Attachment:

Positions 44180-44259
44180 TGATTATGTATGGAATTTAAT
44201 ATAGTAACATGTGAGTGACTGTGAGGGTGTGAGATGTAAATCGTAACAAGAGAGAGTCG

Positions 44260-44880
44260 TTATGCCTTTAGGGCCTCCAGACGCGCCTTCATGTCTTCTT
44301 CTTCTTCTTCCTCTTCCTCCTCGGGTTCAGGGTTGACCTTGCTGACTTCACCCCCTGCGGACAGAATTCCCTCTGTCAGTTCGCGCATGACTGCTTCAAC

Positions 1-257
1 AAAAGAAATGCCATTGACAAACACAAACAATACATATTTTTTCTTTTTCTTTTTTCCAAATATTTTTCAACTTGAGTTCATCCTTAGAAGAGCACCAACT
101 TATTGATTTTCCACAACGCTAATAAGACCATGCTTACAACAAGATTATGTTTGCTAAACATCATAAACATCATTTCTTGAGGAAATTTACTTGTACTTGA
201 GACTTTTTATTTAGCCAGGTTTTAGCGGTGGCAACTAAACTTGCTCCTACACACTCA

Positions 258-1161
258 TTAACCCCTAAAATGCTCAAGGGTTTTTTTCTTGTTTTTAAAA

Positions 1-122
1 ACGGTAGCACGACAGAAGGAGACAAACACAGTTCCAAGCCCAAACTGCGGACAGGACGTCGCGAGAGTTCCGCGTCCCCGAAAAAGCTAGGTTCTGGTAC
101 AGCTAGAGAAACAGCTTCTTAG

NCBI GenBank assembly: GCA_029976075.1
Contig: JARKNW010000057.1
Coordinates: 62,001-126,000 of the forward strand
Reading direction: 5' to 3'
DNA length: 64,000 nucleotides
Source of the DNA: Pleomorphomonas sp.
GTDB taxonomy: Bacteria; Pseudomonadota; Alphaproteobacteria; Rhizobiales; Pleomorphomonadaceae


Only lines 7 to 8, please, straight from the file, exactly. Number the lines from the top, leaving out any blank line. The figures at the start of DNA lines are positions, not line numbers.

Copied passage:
Positions 1-257
1 AAAAGAAATGCCATTGACAAACACAAACAATACATATTTTTTCTTTTTCTTTTTTCCAAATATTTTTCAACTTGAGTTCATCCTTAGAAGAGCACCAACT